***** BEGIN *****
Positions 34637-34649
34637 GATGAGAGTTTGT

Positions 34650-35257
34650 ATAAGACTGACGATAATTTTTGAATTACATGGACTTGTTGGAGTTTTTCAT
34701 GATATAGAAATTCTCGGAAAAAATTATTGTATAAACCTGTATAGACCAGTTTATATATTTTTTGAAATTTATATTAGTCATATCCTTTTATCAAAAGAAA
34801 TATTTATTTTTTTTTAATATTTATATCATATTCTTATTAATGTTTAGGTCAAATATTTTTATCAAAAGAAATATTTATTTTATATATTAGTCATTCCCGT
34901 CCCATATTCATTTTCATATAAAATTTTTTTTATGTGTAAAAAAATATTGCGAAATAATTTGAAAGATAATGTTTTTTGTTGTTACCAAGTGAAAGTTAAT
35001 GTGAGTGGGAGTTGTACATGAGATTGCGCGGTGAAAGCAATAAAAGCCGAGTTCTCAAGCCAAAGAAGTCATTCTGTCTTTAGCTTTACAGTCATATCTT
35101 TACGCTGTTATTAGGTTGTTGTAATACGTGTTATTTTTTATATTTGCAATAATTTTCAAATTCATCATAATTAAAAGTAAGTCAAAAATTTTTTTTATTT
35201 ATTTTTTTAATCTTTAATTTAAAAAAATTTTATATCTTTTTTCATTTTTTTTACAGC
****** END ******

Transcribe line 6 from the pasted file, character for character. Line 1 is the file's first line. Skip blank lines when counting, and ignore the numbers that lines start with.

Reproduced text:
34801 TATTTATTTTTTTTTAATATTTATATCATATTCTTATTAATGTTTAGGTCAAATATTTTTATCAAAAGAAATATTTATTTTATATATTAGTCATTCCCGT